In this case, the populations in Idaho, Montana, and Wyoming might be large enough to sustain the losses that would come from delisting on their own, and they are genetically linked to Canadian populations, which means that they can maintain their own genetic diversity. However, until these populations become large and stable enough to forge genetic links with the more isolated Yellowstone area population, the Yellowstone population will remain at increased risk. This means that lifting the protections on the populations outside Yellowstone will increase the risk to the population in inside Yellowstone.
The FWS argument was essentially twofold. First, they argued that the scientific study that they commissioned was flawed because it didn't sample every wolf in Yellowstone, and therefore couldn't demonstrate the absence of a metapopulation. Second, they argued that they didn't need to follow their own original guidelines in order to delist the populations. The judge didn't buy either argument:
The Fish & Wildlife Service's speculation about genetic exchange is not convincing. The VonHoldt Study did not collect DNA samples from every wolf in Yellowstone National Park. This fact, however, does not render the Study, or its findings, useless. There is no question about the adequacy of the Study's sample size or its statistical significance. Nor does the Service contend the testing methods used in the Study were flawed. None of the wolves tested in the Study showed a genetic link to wolves in northwestern Montana or to wolves in central Idaho.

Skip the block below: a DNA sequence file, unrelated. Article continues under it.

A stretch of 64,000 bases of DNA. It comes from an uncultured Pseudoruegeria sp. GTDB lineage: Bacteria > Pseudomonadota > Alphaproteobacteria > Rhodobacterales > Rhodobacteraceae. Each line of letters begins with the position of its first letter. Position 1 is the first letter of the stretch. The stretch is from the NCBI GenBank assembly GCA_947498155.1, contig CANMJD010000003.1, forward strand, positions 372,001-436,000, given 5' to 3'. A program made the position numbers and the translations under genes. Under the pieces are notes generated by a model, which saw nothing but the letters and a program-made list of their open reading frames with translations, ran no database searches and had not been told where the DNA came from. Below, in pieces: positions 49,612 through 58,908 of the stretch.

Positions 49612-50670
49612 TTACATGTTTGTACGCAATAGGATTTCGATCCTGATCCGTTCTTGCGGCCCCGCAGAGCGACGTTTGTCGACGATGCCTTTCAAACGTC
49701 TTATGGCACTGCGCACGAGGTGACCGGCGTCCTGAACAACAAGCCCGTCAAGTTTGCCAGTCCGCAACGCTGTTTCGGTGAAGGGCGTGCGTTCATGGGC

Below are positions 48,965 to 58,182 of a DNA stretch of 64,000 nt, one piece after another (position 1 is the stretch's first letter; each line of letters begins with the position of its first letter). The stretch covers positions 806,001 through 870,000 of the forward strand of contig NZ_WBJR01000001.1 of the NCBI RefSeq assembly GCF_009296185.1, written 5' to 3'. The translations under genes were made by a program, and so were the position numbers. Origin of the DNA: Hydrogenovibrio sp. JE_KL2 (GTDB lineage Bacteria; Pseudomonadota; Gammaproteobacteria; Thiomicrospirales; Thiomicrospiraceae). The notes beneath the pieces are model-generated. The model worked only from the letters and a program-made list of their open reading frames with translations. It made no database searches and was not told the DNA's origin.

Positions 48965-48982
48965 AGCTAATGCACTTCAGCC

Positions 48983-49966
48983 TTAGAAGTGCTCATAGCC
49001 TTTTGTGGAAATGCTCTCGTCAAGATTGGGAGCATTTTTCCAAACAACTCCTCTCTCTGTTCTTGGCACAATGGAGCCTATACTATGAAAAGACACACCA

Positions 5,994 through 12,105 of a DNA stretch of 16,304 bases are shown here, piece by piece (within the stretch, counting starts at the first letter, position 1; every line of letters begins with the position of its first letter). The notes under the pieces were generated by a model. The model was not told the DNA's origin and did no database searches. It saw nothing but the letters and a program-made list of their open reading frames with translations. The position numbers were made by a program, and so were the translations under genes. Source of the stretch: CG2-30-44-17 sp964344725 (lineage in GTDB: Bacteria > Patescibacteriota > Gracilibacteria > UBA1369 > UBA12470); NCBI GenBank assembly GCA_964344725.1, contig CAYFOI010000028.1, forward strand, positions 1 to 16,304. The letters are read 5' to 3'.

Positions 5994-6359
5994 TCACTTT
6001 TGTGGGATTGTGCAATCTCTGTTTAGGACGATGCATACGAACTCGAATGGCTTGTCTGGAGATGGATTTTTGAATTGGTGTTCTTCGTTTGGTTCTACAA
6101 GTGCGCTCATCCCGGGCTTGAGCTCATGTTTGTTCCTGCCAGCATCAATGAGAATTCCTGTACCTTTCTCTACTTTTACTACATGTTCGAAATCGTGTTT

(decision, p. 20)
While the Service is entitled to change its recovery criteria, it must provide a "reasoned analysis" for doing so. See Motor Vehicle Mfrs. Ass'n, 463 U.S. at 42 (1983). In this case, the Service has not sufficiently justified or explained its change of course. The obvious shift focuses exclusively on the wolves' success in meeting the recovery criterion of 30 breeding pairs and 300 wolves. The genetic diversity requirement for viability is pushed to the back burner of consideration with no explanation of its precipitous drop in importance. The Service instead suggests the 30/300 criterion is the magic tipping point at which the wolves will no longer be endangered. Yet, in 1994, the Service expressly rejected this numerical criterion in favor of recovery criteria that required not only numerical abundance, but also genetic exchange.
The judge ruled that FWS decision to reject the scientific report that it had commissioned, and overturn without explanation its own original set of delisting criteria was arbitrary. To put it another way, the judge told the FWS that it needs to use the scientific information it collects appropriately when it manages populations.
The judge also pointed to several other areas where the federal government failed to act appropriately in this case, including the FWS' decision to accept a management plan from Wyoming that was very, very similar to a management plan that they had previously rejected. The wolves aren't out of danger yet, but at least for the moment they've been spared from the arbitrary acts of this administration through the intervention of the independent judiciary.